Sunday is Father’s Day, and surely many of you still haven’t chosen a present. Why not skip the inanimate object this year and take Dad out this Third Friday? With the handy-dandy light rail, getting from galleries to eats and drinks to Third Friday events is a breeze.
Whether Dad likes to party or take a quiet stroll through the city, Third Friday provides great opportunity for art viewing at your own pace, with live music and Phoenix’s nightlife just steps away.
Is Dad a fan of summer concerts? Have him prepped for a those blistering-hot amphitheater shows this summer by making a stop at Civic Space Park (light rail at Central Station) to see Dead West Radio rock the stage. The show starts at 7 p.m., and it’s free! Add to the experience by picking up a snack and a latte at Fair Trade Café in the park and perusing this month’s art show inside the A.E. England Building, attached to the park stage.
If rock isn’t Dad’s thing, Charlie Brand of Brooklyn-via-Phoenix band Miniature Tigers is making a rare stripped-down solo appearance (also free!) at the Heard Museum’s (light rail at Encanto Station) monthly NU event. Brand will be playing quieter versions of his band’s songs, most of which were conceived in a bedroom in Phoenix. Plus, he’s always good for some humorous (if slightly bizarre) between-song banter. The performance begins at 8 p.m., and the entire event (filled with art, museum exhibits, food and a lecture) runs from 5:30 to 9 p.m.
Perhaps Dad would enjoy a quieter gallery setting. Modified Arts‘ (light rail at Roosevelt Station) newly renovated space looks brilliant at night, and the “Reality Reimagined” show debuts on Third Friday. The show, filled with international talent on a variety of mediums, promises “contemporary vision, sometimes irreverent, sometimes frank, and always compelling.” The gallery is open from 6 to 9 p.m.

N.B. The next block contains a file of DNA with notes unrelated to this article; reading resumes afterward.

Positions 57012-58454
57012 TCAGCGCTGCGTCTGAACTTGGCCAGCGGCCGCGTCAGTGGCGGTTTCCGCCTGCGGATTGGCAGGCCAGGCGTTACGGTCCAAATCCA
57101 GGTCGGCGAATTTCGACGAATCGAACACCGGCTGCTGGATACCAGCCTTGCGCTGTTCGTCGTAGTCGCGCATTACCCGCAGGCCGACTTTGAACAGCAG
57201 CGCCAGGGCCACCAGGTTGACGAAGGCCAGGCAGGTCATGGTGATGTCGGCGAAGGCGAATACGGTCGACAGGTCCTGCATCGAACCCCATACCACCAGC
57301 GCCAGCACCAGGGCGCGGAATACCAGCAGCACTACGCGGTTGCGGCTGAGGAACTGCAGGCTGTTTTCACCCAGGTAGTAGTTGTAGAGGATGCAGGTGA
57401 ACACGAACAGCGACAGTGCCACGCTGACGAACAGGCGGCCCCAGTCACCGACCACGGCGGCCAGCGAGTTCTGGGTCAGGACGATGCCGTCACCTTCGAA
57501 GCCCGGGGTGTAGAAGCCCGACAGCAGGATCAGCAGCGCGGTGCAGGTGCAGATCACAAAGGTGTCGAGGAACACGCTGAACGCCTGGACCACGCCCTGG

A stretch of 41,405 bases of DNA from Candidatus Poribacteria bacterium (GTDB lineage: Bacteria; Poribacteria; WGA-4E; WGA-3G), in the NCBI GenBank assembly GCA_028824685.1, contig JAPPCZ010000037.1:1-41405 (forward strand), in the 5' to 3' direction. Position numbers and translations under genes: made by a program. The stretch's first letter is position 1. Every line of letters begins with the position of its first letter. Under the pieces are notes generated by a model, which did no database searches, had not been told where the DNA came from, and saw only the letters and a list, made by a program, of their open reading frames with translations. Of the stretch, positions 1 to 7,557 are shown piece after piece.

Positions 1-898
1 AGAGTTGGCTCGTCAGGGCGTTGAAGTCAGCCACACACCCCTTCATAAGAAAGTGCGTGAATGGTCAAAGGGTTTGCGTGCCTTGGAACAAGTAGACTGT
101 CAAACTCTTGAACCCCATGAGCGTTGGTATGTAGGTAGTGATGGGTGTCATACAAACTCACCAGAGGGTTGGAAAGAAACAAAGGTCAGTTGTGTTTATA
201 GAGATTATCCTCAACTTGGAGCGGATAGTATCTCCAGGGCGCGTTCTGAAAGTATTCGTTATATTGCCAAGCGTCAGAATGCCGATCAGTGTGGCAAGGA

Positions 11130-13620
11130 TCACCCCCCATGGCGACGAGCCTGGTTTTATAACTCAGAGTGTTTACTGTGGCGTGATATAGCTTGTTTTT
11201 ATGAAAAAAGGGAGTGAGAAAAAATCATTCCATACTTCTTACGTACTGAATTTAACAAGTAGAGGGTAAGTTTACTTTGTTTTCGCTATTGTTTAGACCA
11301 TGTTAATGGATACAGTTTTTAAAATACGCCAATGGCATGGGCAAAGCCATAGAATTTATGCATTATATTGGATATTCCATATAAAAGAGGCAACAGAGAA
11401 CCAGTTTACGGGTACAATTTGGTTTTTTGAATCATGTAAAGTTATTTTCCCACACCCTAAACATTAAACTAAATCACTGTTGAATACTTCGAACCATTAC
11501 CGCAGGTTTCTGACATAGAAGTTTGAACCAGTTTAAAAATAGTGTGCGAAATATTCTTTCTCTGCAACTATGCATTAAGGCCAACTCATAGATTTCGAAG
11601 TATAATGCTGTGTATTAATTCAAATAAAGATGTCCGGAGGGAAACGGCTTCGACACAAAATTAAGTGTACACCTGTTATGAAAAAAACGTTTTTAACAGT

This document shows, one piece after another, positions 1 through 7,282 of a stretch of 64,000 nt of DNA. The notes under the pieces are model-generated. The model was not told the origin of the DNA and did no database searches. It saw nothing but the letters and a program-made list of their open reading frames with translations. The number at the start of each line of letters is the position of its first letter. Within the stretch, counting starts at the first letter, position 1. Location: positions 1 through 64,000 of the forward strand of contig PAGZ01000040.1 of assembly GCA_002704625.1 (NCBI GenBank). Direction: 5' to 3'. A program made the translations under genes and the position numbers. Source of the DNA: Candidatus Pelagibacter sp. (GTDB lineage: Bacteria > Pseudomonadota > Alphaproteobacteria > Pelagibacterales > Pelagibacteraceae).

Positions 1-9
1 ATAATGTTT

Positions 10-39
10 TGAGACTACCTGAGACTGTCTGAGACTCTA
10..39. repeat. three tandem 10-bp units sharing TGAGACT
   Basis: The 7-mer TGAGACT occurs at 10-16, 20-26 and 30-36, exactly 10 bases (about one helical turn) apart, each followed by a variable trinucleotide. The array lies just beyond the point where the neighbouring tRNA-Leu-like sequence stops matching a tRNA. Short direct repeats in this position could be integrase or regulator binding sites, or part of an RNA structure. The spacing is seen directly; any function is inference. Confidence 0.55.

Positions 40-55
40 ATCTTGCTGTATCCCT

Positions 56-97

A great way to wind down the night is with Eddie J. at The Duce (a short walk south of the Central/Washington or 1st Ave/Jefferson light rail stations). Eddie’s keytar stylings are unlike any other in Phoenix, and his baritone register can make any cover song a must-hear. Eddie jams at the Duce bar every Friday until 11 p.m., providing enough time for a perfect nightcap: An Old Fashioned or a Basil Gimlet handcrafted at the Duce’s vintage Chicago bar.
DPJ is teaming up with LightRailBlogger.com once again for the next installment of our “Explore Your Core: Light Rail” video series. This time we’re headed up to McDowell Station, home of the Phoenix Art Museum, Burton Barr Central Library and some tasty eat and drink spots.
We want to let you, the viewer, decide where we explore. So, what are some of your favorite destinations within walking distance of the light rail? Maybe you like hanging out in Cancer Survivors Park. Or, perhaps you can’t get enough of the shiny buffing at Los Olivos Hand Car Wash. You might enjoy a new relaxing weekend ritual at Giant Coffee. You tell us!
Leave a comment below informing us which places to include in our next video. Fire away!
From the Arizona Room is a weekly column examining the historic, reuse and infill structures in Downtown Phoenix. The inspiration for this column stems from the ever-expanding resources in Burton Barr Central Library’s Arizona Room (located on the fourth floor). For further information on this and other historic structures in the area, visit the Arizona Room during normal library hours.
817 N. 1st St. in Evans Churchill
This week is the third spot in our 1st Street miniseries, the Paulina Miller Gallery, near 1st and Garfield streets. The gallery space, one of Downtown’s hidden gems, is surprisingly cavernous inside, with polished concrete floors and high ceilings. Built in 1937, the Mission Revival-style building wasn’t always intended for commercial purposes.
Originally known as the Charles E. Palen House, the brick structure was built using a concrete foundation and a hefty slathering of stucco sheathing. The sand-colored stucco you see today is newer, but remains similar in color to the original (most likely an off-white color). Palen was a painter in Phoenix, and one of a few residents of the home.
The building’s most recognizable feature is the roof line’s stepped and curved parapet, which greets the 1st Street traffic. Additions on the north and east sides of the building were added years later, and the windows have been replaced several times. The tiled window awnings were not part of the original building structure.
Later, the Palen House was converted to commercial usage, most notably as the Merryman Funeral Home. The building pioneered the expansion of funeral homes out of the original Phoenix city core into neighborhoods. Obviously, many have since followed suit.